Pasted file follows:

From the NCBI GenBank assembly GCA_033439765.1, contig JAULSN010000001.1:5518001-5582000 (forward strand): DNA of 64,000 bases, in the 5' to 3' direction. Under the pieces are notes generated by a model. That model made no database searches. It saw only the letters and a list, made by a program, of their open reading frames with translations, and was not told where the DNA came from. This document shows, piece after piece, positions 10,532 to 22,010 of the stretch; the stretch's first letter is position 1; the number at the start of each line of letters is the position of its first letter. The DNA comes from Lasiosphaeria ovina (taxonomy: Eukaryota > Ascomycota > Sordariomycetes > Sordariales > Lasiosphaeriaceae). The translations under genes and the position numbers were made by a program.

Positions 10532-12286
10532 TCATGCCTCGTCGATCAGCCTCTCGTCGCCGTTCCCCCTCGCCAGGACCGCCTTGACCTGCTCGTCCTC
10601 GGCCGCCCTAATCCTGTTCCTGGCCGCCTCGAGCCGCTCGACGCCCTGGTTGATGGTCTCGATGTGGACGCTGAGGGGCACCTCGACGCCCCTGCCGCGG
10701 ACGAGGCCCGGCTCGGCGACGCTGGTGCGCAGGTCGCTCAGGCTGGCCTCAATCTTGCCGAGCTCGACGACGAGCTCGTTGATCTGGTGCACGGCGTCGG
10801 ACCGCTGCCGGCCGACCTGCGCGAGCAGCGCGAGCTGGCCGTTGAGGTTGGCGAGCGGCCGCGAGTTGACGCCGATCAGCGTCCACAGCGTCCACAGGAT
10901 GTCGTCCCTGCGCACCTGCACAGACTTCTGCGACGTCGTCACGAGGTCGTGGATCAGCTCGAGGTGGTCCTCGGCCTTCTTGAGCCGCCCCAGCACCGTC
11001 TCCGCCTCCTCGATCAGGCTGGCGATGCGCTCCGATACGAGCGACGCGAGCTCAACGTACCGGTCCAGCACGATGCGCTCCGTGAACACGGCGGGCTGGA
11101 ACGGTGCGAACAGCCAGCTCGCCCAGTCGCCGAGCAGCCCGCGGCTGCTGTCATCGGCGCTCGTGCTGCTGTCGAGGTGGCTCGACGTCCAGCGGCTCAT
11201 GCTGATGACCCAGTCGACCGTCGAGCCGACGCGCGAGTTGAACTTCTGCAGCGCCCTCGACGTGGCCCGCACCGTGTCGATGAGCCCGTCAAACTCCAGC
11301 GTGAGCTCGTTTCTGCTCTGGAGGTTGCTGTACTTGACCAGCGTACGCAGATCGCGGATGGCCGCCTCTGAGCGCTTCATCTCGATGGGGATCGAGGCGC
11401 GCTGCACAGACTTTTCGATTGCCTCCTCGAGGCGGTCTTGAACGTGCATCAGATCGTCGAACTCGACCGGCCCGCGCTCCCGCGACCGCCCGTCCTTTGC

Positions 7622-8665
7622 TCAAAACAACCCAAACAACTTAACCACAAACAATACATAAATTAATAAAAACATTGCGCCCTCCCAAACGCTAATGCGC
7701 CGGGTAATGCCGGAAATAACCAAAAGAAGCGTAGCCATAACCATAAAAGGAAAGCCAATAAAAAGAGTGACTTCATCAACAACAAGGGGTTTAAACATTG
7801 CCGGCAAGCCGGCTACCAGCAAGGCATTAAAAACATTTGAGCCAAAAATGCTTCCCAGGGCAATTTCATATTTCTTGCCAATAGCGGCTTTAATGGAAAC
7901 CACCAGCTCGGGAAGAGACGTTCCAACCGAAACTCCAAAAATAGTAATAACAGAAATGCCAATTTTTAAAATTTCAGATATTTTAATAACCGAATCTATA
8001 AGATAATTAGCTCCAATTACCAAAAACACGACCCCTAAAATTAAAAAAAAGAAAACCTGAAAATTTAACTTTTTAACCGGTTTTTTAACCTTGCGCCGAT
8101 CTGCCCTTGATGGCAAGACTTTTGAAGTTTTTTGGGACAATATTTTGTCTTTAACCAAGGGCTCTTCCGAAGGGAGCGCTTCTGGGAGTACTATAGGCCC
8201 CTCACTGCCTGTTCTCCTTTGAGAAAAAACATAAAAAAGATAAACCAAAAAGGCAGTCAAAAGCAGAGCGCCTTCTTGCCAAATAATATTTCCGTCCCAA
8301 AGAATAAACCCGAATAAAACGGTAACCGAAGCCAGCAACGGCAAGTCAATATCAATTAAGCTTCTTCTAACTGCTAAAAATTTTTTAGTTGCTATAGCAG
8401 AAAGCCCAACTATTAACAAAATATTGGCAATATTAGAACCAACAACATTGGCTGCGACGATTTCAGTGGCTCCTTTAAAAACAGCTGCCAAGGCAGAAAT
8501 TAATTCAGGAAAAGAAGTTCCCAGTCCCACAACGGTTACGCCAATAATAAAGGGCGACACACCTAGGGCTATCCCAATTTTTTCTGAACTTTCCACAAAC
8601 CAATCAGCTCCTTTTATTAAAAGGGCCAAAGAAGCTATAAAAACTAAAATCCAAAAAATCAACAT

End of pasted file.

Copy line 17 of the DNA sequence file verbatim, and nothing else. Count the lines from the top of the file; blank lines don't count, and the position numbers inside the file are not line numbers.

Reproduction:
7901 CACCAGCTCGGGAAGAGACGTTCCAACCGAAACTCCAAAAATAGTAATAACAGAAATGCCAATTTTTAAAATTTCAGATATTTTAATAACCGAATCTATA